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Saint of the Day—available on the iPhone!

Saint of the Day
Catholic saints are holy people and human people who lived extraordinary lives. Each saint the Church honors responded to God's invitation to use his or her unique gifts. God calls each one of us to be a saint. Click here to receive Saint of the Day in your email.

April 9
St. Casilda
(11th century)


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Some saints’ names are far more familiar to us than others, but even the lives of obscure holy persons teach us something.

And so it is with St. Casilda, the daughter of a Muslim leader in Toledo, Spain, in the 10th century. Casilda was herself raised as a Muslim and showed special kindness to Christian prisoners. She became ill as a young woman but was not convinced that any of the local Arab doctors could cure her. So, she made a pilgrimage to the shrine of San Vicenzo in northern Spain. Like so many other people who made their way there—many of them suffering from hemorrhages—Casilda sought the healing waters of the shrine. We’re uncertain what brought her to the shrine, but we do know that she left it relieved of illness.

In response, she became a Christian and lived a life of solitude and penance not far from the miraculous spring. It’s said that she lived to be 100 years old. Her death likely occurred around the year 1050.

Tensions between Muslims and Christians have often existed throughout history, sometimes resulting in bloody conflict. Through her quiet, simple life Casilda served her Creator—first in one faith, then another.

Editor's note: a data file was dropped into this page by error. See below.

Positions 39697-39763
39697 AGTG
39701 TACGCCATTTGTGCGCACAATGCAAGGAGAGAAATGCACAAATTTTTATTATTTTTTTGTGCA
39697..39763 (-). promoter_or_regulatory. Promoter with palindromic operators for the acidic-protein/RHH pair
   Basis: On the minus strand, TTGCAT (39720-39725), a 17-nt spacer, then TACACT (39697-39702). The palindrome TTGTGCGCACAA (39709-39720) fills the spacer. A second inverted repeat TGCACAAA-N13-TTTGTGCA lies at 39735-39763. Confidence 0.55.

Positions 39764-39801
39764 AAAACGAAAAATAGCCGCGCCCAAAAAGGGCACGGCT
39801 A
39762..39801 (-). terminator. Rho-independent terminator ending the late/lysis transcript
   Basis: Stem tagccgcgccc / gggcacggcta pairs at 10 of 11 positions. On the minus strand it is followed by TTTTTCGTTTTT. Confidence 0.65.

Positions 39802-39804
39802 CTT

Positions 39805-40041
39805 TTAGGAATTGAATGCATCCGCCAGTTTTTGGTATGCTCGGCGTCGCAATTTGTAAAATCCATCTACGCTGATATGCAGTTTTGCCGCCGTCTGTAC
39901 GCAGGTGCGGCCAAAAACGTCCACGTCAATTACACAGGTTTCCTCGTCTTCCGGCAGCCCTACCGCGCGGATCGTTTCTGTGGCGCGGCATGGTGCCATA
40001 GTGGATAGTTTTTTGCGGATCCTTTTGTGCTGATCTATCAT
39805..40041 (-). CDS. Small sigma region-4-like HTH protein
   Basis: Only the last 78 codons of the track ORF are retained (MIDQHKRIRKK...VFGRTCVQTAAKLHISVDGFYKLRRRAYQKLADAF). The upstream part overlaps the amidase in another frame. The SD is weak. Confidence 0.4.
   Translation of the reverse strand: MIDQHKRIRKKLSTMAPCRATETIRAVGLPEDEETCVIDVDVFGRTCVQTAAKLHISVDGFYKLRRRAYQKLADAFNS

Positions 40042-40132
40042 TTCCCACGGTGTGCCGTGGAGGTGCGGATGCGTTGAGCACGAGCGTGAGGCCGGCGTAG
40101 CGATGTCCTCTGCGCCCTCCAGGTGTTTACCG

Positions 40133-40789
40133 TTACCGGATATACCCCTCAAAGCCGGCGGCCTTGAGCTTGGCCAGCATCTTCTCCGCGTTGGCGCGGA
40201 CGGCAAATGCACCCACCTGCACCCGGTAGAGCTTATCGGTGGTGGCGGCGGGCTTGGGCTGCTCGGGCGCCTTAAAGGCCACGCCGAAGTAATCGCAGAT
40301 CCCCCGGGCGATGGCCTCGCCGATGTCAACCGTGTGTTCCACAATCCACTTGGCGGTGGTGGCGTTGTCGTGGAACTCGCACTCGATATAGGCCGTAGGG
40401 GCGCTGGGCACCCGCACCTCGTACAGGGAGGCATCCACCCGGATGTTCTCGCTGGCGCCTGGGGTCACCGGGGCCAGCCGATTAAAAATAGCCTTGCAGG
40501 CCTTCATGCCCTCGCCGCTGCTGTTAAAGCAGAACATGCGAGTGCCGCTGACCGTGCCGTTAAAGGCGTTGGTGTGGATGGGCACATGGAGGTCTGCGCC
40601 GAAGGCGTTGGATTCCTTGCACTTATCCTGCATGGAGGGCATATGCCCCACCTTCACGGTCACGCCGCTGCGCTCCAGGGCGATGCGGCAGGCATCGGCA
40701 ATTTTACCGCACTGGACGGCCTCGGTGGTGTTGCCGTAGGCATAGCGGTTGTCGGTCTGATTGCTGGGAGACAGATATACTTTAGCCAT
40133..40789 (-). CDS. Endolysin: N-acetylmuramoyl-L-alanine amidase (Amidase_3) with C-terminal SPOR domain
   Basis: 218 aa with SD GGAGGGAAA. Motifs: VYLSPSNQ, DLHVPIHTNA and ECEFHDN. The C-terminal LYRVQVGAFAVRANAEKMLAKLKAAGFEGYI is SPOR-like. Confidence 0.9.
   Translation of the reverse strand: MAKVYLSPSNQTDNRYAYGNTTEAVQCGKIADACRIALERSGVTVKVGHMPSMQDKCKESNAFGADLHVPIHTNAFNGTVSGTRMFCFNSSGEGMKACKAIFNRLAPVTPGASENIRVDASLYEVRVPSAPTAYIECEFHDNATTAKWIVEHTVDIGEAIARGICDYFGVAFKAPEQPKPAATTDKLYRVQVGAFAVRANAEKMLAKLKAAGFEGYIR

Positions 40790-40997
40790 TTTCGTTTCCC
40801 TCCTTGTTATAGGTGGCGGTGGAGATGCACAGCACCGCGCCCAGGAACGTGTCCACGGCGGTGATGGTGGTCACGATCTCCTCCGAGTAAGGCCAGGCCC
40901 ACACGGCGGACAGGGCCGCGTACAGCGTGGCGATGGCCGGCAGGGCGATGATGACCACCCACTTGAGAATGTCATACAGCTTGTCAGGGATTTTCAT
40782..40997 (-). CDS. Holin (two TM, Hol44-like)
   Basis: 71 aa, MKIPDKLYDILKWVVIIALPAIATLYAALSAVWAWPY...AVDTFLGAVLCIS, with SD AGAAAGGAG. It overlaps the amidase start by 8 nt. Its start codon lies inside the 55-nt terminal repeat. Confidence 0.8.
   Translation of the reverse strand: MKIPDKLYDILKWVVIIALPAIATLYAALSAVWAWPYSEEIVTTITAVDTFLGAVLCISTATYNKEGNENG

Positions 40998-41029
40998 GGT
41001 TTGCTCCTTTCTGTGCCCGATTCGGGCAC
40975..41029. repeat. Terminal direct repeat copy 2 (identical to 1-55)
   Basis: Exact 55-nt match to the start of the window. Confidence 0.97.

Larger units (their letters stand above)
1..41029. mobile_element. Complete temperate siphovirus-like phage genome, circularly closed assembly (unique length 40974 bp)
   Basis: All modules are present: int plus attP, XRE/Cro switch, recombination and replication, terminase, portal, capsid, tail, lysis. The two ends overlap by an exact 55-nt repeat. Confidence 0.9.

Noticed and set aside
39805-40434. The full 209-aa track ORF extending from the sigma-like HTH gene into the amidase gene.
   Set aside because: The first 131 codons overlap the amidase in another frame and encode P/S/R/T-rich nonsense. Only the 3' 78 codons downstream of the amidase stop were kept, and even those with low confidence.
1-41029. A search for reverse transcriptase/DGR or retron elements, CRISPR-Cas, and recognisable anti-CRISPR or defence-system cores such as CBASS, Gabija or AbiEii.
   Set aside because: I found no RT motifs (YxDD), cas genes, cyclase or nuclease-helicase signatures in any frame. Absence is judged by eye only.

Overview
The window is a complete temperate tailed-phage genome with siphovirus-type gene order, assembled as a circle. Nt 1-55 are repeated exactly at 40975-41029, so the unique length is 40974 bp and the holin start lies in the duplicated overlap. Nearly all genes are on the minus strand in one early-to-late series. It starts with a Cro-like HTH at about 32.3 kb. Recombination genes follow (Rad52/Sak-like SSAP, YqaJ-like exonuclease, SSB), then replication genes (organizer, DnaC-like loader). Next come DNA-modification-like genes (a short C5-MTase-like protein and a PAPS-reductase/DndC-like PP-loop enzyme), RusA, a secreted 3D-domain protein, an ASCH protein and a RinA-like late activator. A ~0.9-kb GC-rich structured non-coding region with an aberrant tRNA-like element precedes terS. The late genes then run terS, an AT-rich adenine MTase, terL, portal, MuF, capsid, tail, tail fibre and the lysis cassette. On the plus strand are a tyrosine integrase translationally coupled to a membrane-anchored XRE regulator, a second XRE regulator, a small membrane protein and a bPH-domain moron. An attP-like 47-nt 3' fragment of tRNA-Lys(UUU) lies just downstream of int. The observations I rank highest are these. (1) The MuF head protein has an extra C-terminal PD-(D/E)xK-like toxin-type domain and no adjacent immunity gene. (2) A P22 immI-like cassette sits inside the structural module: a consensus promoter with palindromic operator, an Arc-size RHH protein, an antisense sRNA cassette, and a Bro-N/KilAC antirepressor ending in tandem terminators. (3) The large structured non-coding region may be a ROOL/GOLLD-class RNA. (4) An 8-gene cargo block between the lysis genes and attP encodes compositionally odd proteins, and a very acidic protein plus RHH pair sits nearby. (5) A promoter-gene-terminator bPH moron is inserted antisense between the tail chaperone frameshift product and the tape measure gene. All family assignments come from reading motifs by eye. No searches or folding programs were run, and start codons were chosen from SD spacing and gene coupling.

Wednesday, April 9, 2014
Saint of the Day for 4/8/2014 Saint of the Day for 4/10/2014

Saint of the Day
Lives, Lessons and Feast
By Leonard Foley, O.F.M.; revised by Pat McCloskey, O.F.M.



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Hilarion: Despite his best efforts to live in prayer and solitude, today’s saint found it difficult to achieve his deepest desire. People were naturally drawn to Hilarion as a source of spiritual wisdom and peace. He had reached such fame by the time of his death that his body had to be secretly removed so that a shrine would not be built in his honor. Instead, he was buried in his home village. 
<p>St. Hilarion the Great, as he is sometimes called, was born in Palestine. After his conversion to Christianity he spent some time with St. Anthony of Egypt, another holy man drawn to solitude. Hilarion lived a life of hardship and simplicity in the desert, where he also experienced spiritual dryness that included temptations to despair. At the same time, miracles were attributed to him. </p><p>As his fame grew, a small group of disciples wanted to follow Hilarion. He began a series of journeys to find a place where he could live away from the world. He finally settled on Cyprus, where he died in 371 at about age 80. </p><p>Hilarion is celebrated as the founder of monasticism in Palestine. Much of his fame flows from the biography of him written by St. Jerome.</p> American Catholic Blog Therefore if any thought agitates you, this agitation never comes from God, who gives you peace, being the Spirit of Peace, but from the devil.

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